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Jackson Back on Stage; Inquiry Continues : Investigation: Singer resumes Bangkok concerts after two-day absence. Officials here are now looking into extortion claims.


Michael Jackson, fighting off allegations of sexual abuse and a case of what his doctor described as severe dehydration, returned to the concert stage Friday, performing a lively two-hour show before a capacity crowd in Bangkok, Thailand.

Jackson's appearance was greeted enthusiastically by more than 40,000 fans in Bangkok's National Stadium, temporarily quelling speculation that he was preparing to abort his world tour amid allegations that he sexually abused one or more young boys. Although rumors continued to circulate that Jackson was preparing to surrender to authorities, his lawyer vehemently denied those reports.

"There is no plan for him to surrender because there is no reason for him to surrender," attorney Howard Weitzman said from Los Angeles.

In Bangkok, Jackson did not address the international furor surrounding the allegations. He spoke directly to the audience only once, saying: "I love you."

Meanwhile, police and social workers in Los Angeles continued to press forward with their investigation on two fronts: opening an inquiry into allegations that Jackson was the victim of a $20-million extortion attempt and interviewing young people close to Jackson about whether he made sexual advances toward them.

Although investigators have the statement of a 13-year-old who says he was molested by Jackson over a period of months, sources say their probe has been hampered by a shortage of physical or medical evidence linking Jackson to sexual molestation. Videotapes seized during the Aug. 21 searches of two homes belonging to Jackson did not produce evidence that would support a criminal filing against the entertainer, says a well-placed police source.

Thousands of photographs also were seized during those searches. They still are being reviewed, sources said.

The extortion investigation is proceeding separately, say sources familiar with that inquiry. It grows out of allegations raised by members of Jackson's camp that the singer was the victim of an extortion attempt and that the sexual abuse charges arose only after that attempt was thwarted.

In an Aug. 17 report detailing the allegations brought by the 13-year-old alleged sexual abuse victim, a county social worker wrote: "Minor stated he and his father met with Michael Jackson and attorneys for (the boy's father) and Mr. Jackson and confronted him with allegations in an effort to make a settlement and avoid a court hearing."

Film industry sources have said that the boy's father sought a $20-million movie production and financing deal with Jackson. Although the boy's father has not commented publicly about that charge or any other aspect of the case, he has told friends that the extortion allegation is untrue.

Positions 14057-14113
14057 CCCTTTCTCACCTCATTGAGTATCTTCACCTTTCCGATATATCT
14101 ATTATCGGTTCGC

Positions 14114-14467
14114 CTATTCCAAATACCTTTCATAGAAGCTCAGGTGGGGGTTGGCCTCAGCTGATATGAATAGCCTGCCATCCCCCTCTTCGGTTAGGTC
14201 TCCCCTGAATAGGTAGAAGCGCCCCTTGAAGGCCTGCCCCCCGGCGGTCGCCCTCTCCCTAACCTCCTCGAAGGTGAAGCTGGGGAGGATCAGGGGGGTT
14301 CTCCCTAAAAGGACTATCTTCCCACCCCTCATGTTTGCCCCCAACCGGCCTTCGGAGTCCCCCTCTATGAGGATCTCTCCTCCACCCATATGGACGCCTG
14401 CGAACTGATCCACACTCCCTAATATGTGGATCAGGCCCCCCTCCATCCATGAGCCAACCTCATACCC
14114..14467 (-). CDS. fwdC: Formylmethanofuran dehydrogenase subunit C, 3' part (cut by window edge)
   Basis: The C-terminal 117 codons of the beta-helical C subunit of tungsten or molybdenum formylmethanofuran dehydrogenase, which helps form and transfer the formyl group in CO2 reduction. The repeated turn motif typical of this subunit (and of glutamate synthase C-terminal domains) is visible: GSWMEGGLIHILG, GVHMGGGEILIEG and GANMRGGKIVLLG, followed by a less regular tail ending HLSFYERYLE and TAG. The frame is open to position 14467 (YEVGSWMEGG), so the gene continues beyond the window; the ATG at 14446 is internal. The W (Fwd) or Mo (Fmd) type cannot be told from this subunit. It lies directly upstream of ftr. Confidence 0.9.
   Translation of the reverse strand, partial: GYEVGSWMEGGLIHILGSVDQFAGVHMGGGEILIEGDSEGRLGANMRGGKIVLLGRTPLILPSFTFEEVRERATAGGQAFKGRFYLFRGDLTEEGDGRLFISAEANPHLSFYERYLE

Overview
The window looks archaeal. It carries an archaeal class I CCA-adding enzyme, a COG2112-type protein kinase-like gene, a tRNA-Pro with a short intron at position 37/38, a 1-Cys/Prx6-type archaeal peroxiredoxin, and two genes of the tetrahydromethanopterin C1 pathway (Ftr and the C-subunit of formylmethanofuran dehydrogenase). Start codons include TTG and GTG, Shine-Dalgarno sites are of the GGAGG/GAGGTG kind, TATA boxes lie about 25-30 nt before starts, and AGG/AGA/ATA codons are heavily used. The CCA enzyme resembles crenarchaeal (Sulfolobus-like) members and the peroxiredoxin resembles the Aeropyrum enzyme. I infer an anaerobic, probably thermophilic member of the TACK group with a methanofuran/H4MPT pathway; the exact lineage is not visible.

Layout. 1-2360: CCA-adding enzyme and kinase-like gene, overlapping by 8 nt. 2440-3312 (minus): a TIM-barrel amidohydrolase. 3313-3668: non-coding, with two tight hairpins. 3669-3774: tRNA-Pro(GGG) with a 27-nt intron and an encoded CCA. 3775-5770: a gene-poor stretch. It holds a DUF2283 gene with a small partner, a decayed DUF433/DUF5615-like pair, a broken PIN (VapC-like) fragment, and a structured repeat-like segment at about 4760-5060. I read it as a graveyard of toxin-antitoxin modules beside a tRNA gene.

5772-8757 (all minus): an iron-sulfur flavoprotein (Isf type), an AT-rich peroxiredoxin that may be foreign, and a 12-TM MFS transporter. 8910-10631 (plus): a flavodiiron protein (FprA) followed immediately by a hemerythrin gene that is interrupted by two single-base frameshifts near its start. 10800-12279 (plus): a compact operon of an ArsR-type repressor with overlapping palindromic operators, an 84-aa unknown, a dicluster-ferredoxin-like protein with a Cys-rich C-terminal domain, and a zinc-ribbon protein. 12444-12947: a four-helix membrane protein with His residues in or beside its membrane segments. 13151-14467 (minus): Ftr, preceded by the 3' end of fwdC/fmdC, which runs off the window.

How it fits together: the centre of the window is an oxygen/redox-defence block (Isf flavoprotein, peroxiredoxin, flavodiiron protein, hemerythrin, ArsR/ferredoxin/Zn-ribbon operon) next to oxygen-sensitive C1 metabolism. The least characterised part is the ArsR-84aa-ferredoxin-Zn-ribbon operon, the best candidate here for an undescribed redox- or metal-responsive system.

Officially, the Los Angeles Police Department was silent about the extortion charge and all other aspects of the case. "I cannot confirm or deny the existence of any investigation," said Lt. John M. Dunkin, a spokesman for the department.

Weitzman, however, said he was told that an extortion investigation is under way and that it was opened after he met with police late Thursday. "That's my understanding, based on our meeting with them," he said.

Asked by the Associated Press why Jackson did not report the alleged extortion attempt to police earlier, Weitzman said: "It was our hope that this would all go away. We tried to keep it as much in-house as we could."

Meanwhile, authorities continued to reel under the crush of publicity that has accompanied the Jackson investigation. Unauthorized news leaks have bedeviled investigators probing the case since it broke early this week, and their task at controlling information has been made even harder by the willingness of some media outlets to pay for information. (The Times does not pay for information.)

Police and Children's Services officials have clamped down on their employees. Some county officials are fearful that the improper release of the report detailing the 13-year-old's allegations of sexual abuse could subject the county to a lawsuit.

"There is a fear that the county will now be subject to a lawsuit over the issue of confidentiality in the case," said one source at the department.

As investigators continue to probe the accusations that Jackson molested one or more children, sources said they spent Friday canvassing more witnesses, interviewing children close to the entertainer and meeting with parents of possible victims.

Weitzman, who said he is in daily contact with police, declined to discuss the progress of the probe, except to say that "they are conducting a very thorough investigation."

One of those interviewed was Victor Gutierrez, a Southern California free-lance journalist who has been working on a book about Jackson for several years. Gutierrez spoke to LAPD officers for two hours Thursday and was interviewed again Friday.

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